nuclear life-cycle. HCs are greenhouse gases with global warming potentials ranging up to 10,000 times that of carbon dioxide.

7. An independent audit should now review these findings. The quality of available data is poor, and totally inadequate in relation
to the importance of the nuclear question. The audit should set out an energy-budget which establishes how much energy will be
needed to make all nuclear waste safe, and where it will come from. It should also supply a briefing on the consequences of the
worldwide waste backlog being abandoned untreated.

8. There is no single solution to the coming energy gap. What is needed is a speedy programme of Lean Energy, comprising:
(1) energy conservation and efficiency;
(2) structural change in patterns of energy-use and land-use; and
(3) renewable energy; all within
(4) a framework for managing the energy descent, such as Tradable Energy Quotas (TEQs).

Get a copy, have a read. If you think Fleming’s analysis is wrong, tell us about it here. I think this book does us all a great service in setting out the nuclear case in the light of peak oil and climate change, and also in the light of ‘peak uranium’. His conclusion that, in the light of uranium depletion, *”the task of disposing finally of the waste could not, therefore, now be completed using only energy generated by the nuclear industry, even if the whole of the industry’s output were to be devoted to it. In order to deal with its waste, the industry will need to be a major net user of energy, almost all of it from fossil fuels”* is something to spend the rest of today chewing over the implications of, and how profoundly irresponsible it is, in that context, to advocate building any new nuclear power plants.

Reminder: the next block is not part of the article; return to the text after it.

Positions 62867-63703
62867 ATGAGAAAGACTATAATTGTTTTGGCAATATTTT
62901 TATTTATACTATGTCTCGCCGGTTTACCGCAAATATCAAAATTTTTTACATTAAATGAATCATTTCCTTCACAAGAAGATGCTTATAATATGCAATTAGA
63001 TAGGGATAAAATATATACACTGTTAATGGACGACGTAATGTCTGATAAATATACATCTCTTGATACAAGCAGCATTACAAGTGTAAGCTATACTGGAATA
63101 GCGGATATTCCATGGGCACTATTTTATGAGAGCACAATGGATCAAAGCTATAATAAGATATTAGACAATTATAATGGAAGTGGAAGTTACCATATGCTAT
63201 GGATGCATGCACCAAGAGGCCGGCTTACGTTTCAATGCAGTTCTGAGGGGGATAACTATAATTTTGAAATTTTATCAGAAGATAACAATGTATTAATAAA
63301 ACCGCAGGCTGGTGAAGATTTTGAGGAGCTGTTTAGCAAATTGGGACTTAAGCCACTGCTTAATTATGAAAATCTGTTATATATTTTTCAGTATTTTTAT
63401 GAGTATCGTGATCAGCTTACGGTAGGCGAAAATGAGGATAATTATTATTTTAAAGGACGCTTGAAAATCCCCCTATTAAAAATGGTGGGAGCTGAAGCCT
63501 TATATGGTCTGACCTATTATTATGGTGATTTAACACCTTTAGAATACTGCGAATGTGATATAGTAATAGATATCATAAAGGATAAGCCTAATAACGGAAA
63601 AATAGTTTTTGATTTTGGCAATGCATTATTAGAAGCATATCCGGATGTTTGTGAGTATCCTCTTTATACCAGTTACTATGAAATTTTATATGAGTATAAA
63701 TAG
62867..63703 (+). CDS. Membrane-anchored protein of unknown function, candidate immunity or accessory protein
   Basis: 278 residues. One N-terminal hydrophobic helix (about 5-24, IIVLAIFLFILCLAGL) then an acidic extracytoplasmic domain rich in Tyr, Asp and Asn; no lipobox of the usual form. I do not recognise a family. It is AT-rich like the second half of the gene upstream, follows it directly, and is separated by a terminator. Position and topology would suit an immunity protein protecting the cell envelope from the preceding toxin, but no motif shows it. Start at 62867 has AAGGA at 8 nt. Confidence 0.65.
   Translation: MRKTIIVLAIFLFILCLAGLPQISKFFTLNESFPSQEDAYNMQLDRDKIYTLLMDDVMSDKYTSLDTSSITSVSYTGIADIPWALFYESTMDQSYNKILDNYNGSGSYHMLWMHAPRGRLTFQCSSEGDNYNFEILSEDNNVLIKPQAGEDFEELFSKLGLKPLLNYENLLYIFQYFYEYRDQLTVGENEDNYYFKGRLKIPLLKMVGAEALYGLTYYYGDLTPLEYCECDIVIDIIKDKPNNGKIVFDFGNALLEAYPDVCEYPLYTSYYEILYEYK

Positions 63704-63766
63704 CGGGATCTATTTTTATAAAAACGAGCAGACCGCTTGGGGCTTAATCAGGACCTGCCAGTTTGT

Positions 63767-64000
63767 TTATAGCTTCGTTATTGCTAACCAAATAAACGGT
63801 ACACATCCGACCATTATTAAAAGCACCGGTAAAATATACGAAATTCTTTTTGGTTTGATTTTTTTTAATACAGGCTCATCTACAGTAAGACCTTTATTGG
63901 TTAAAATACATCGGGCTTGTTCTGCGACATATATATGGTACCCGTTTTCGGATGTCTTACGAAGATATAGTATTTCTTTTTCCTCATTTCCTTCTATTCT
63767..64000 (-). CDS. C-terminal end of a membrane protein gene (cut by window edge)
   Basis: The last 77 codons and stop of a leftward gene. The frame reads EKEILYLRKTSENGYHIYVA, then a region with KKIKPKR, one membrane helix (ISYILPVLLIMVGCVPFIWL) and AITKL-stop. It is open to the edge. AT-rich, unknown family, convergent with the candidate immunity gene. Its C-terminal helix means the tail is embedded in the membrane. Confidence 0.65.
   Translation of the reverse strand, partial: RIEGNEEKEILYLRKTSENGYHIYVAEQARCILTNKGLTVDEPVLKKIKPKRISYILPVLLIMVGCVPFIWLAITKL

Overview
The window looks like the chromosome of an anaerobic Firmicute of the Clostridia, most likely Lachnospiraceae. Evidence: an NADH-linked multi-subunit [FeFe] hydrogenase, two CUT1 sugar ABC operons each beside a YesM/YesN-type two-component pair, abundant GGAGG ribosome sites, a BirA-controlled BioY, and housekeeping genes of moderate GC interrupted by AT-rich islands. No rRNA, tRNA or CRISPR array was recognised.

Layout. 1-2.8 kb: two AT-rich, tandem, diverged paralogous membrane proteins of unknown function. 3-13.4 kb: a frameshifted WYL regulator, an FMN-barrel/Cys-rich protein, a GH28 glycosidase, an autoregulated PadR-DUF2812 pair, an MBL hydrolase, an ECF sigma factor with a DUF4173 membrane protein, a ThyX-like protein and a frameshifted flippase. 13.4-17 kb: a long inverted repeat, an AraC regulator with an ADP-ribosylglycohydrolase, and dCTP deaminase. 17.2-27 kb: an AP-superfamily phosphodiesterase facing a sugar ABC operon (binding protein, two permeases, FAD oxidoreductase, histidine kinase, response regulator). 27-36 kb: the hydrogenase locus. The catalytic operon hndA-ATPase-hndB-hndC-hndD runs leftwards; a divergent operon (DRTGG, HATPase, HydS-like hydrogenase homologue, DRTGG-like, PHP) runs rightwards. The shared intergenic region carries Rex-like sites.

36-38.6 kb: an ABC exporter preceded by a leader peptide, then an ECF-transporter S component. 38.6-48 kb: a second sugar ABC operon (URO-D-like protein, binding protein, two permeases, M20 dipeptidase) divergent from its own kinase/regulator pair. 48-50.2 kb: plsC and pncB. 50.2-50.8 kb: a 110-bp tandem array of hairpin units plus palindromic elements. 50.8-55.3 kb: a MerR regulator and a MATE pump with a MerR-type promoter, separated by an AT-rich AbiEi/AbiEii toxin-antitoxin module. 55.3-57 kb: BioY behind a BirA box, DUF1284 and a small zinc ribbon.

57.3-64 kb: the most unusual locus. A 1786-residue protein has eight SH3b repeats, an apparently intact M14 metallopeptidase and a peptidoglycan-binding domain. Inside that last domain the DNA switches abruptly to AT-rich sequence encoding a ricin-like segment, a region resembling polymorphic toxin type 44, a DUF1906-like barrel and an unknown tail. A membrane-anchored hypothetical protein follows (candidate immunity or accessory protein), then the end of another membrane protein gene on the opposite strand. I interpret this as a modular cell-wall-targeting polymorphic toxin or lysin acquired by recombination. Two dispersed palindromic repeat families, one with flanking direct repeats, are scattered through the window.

Comments are now closed on this site, please visit Rob Hopkins' blog at Transition Network to read new posts and take part in discussions.

11 Comments

Kathy McGoldrick
12 Dec 2:24am